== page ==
Skip to content

Child Custody | Family

Can I Lose Custody Of My Child For Being Evicted?

14 min read
Philip Ahn, Attorney

by Philip Ahn, Attorney

Being evicted does not necessarily mean a parent will lose primary custody of their child. However, the court may reassess the custody arrangement if the eviction negatively impacts the child’s welfare. The court’s primary concern is always the best interests of the child. 

If the eviction results in the child being in an unsafe or unstable living environment, the court may consider altering the custody agreement. Additionally, if the parent being evicted has a history of physical abuse, this could further impact their custody rights. Even if primary custody is not affected, the visitation schedule may need to be adjusted to ensure the child’s safety and well-being.

A Child Custody Case

Child custody is an important legal matter involving parents’ or guardians’ rights and responsibilities over a child. When a custody case arises, it is often due to a divorce or separation, and both the mother and father may be seeking custody of the child. In some child custody cases, child protective services may be involved if there are allegations of abuse or neglect.

Visitation entitlements may also be granted to the non-custodial parent, as it is often in the minor’s best interest to maintain a relationship with the mother and the father. Mental health can also be a factor in custody cases, as the court will want to ensure that the parent or guardian can provide a safe and secure environment for the child.

An attorney or lawyer can help navigate the complicated judicial process and ensure the mother and child’s best interests are considered.

Other common reasons for custody disputes may include the following:

  • Eviction processes
  • Financial support
  • Violation of agreements.

The judge will decide based on each case’s circumstances and what appears to be in the minor’s best interests.

Legal Custody

Legal custody is a term used to describe the right of a parent to make crucial decisions in a child’s life, such as their education and medical care. In a child custody case, a judge may award legal custody to one or both parents, depending on the circumstances.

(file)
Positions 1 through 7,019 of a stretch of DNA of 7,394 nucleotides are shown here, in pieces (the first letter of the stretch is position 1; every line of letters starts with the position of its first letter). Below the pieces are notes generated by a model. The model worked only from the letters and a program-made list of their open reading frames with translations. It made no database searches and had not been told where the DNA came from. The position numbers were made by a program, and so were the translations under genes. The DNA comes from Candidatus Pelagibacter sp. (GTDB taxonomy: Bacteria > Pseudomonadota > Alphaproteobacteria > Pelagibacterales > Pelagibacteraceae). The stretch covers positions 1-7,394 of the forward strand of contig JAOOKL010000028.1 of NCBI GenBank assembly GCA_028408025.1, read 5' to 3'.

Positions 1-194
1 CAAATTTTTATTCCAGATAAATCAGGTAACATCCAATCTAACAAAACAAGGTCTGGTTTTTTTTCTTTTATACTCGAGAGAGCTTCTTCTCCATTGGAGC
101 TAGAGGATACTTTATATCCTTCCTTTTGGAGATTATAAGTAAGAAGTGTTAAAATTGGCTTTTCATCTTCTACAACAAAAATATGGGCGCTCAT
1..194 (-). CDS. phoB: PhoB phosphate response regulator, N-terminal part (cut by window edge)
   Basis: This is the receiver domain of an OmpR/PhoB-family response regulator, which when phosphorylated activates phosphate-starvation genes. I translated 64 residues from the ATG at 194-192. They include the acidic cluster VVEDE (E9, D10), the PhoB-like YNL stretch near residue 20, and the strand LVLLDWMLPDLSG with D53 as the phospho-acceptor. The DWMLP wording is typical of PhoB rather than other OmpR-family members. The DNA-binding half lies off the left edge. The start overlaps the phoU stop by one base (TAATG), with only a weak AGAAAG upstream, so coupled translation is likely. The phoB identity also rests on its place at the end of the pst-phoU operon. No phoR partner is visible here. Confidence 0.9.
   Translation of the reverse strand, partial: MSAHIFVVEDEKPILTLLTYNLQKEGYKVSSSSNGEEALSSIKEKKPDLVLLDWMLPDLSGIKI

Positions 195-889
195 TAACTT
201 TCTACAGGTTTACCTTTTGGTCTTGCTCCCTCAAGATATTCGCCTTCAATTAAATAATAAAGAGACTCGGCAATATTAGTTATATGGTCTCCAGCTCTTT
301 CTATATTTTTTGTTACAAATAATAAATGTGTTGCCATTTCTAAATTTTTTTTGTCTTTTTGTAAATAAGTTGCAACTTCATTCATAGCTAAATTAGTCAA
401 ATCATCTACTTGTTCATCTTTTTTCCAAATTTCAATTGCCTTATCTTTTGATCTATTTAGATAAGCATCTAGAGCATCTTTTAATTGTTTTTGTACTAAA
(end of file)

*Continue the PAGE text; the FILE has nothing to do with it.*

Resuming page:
It is important for the parent with legal custody to involve the other parent in major decisions affecting the child and to comply with any agreements made in court, as violating the terms of a custody agreement can lead to legal consequences such as expulsion or support modifications.

Physical Custody Battle

Physical custody refers to the right of a parent to have their child physically live with them rather than with the other parent.

In a child custody case, a court may award physical custody to one parent or both, depending on factors such as:

  • The child’s best interests
  • The behavior of each parent
  • Any evidence of abuse or violence

It is important for parents to attempt to agree on physical custody and visitation before going to court, as a custody battle can be emotionally and financially draining for families and put kids at risk of being hurt or evicted from their house.

Temporary Custody

Temporary custody is a type of child custody arrangement established until a more permanent solution can be determined. This may be necessary in child custody cases where:

  • One parent cannot care for the children due to illness
  • Work obligations
  • Or other reasons

A judge typically makes temporary custody orders after considering the minor’s best interest and may include provisions for visitation and support by the other parent. Parents need to work with their lawyers or attorneys to ensure that temporary custody orders are legally binding and safeguard the health and well-being of their children.

Court Order During The Eviction Process If You Have Children

If you have children and are facing eviction, it is vital to understand your constitutional rights and options. Sometimes, a judge may issue a court order that provides additional protections for families with children during expulsion. This may include:

  • Provisions for custody
  • Visitation
  • Support from the other parent
  • As well as measures to ensure the health and well-being of the children

It is essential to consult with an attorney or lawyer specializing in family law about the court order to ensure your rights are protected. You can access the resources and support you need during this difficult time.